A recent foodomics study reported that the presence of legumes such as peas or lentils in the diet may contribute to the development of dilated cardiomyopathy in dogs.
Dilated cardiomyopathy (DCM) is the most common heart disease in dogs. This disorder causes the chambers of the heart to enlarge and pump blood less effectively. So, dogs may face congestive heart failure or unexpected death.
Historically, it is known that the disease mainly affects large breed dogs and Cocker Spaniels. However, in 2018, United States Food and Drug Administration (FDA) officials reported that they began receiving reports of DCM regarding dogs of other breeds as well. Additionally, in 2020, the FDA said it had received approximately 1,100 reports of adverse events linked to DCM since January 2014 and plans to collaborate with researchers on studies of non-hereditary DCM, including its possible link to diet.
FDA representatives reported that more than 9 out of 10 dogs with DCM identified in the reports were fed diets rich in peas, lentils, or both, and in this regard, a study was initiated to evaluate the association between nine diets associated with dogs with DCM.
Studies involving the discovery and comparison of biochemical compounds in foods, similar to studies on all metabolites in body fluids or tissues (metabolomics), are defined as “foodomics” and is an important field of study today; in other words, the metabolomic approach to food. Therefore, researchers identified, measured and compared the concentrations of 830 biochemical compounds in foods in diets in order to shed more light on the link between diet and the development of disease.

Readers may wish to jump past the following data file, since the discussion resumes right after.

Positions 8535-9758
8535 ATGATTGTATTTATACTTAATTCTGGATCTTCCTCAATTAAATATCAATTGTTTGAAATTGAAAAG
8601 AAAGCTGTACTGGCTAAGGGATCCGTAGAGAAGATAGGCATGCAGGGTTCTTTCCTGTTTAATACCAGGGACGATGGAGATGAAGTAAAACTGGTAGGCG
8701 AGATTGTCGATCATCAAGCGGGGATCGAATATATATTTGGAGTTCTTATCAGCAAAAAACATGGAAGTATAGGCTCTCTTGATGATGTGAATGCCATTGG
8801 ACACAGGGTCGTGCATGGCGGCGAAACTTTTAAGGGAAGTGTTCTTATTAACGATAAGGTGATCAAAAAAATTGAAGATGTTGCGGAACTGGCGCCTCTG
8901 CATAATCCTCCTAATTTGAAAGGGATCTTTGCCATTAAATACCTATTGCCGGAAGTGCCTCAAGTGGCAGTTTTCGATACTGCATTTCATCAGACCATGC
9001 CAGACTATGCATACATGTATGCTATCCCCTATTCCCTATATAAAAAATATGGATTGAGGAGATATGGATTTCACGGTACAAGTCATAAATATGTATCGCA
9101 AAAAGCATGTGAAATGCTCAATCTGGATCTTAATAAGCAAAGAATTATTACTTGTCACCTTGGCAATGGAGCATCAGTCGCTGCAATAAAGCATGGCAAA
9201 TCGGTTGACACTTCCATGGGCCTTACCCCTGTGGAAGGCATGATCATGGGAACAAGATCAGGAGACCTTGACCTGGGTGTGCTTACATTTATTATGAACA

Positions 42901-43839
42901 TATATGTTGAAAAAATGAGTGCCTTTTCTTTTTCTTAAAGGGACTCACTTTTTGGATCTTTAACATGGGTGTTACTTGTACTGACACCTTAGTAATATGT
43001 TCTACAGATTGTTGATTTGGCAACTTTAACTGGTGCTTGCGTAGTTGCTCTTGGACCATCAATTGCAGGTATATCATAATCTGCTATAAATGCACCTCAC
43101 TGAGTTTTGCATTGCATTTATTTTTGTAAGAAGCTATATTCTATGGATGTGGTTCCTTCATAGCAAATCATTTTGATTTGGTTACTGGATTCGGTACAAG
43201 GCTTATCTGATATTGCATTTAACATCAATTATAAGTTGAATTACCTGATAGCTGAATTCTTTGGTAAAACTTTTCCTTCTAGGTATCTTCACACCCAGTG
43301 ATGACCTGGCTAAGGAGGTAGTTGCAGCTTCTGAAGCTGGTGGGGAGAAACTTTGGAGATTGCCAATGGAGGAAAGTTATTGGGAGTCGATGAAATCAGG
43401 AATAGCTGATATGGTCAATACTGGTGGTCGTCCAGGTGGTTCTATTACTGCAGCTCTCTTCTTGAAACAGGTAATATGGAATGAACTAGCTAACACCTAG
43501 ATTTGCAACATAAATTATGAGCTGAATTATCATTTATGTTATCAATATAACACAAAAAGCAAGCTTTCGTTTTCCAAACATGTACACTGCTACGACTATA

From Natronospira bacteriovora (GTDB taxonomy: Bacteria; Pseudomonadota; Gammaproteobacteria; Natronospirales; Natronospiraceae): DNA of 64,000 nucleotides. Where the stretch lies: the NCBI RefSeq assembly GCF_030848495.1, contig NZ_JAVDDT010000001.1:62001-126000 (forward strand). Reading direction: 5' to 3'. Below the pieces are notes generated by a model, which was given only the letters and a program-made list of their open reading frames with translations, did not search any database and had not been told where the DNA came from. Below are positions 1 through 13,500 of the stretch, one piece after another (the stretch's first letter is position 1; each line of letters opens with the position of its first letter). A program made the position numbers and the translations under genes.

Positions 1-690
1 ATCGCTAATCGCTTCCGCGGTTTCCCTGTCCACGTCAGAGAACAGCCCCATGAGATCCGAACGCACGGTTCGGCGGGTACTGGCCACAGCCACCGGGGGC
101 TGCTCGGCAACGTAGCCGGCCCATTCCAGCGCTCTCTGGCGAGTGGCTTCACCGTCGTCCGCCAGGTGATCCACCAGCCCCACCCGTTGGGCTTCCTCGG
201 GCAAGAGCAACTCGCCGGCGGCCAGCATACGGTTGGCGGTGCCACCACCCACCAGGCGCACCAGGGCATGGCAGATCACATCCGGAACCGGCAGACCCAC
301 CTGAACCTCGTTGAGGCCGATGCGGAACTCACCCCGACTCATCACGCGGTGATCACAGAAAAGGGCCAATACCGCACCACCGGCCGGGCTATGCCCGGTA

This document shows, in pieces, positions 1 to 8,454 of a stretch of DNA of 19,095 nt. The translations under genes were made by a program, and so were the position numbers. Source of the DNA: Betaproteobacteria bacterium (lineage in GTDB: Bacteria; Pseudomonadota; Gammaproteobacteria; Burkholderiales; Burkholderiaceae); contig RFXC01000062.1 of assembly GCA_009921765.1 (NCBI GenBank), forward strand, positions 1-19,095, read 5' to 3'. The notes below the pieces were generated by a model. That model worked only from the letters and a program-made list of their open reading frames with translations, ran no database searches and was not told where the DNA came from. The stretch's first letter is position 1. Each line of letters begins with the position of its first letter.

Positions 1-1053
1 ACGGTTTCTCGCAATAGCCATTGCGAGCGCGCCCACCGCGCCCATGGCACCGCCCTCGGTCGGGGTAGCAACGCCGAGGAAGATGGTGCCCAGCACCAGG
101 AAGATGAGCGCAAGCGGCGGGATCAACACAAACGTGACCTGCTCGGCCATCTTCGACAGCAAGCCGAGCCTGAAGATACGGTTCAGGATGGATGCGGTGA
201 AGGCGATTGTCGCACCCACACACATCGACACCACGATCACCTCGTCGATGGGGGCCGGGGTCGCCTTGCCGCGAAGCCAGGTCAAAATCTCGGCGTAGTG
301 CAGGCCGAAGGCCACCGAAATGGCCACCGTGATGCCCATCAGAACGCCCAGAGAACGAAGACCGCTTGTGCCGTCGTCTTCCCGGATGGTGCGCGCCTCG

Researchers have found that diets associated with DCM have lower levels of B vitamins related to cardiac metabolism and synthesis of carnitine and taurine. Additionally, diets associated with DCM also have higher concentrations of amino acids, amino acid derivatives, and plant-derived compounds; suggested that some of these may contribute to deficiencies in molecules essential for cardiac function by affecting carnitine metabolism. On the other hand, given that dietary taurine deficiency in cats is a cause of DCM, when researchers examined its concentration in different feeds, they found no significant taurine-related differences for dogs.
In conclusion, some components were identified that contributed to the biochemical differences between diets. Peas and, to a lesser extent, lentils appear to be major sources of high concentrations of certain biochemical compounds in diets associated with DCM. Although researchers cannot definitively determine whether any of these compounds and components are the cause of the disease, their findings indicate that peas may be the main component associated with dietary DCM in dogs.
Further reading: Smith, C.E., Parnell, L.D., Lai, CQ. et al. Investigation of diets associated with dilated cardiomyopathy in dogs using foodomics analysis. Sci Rep 11, 15881 (2021). https://doi.org/10.1038/s41598-021-94464-2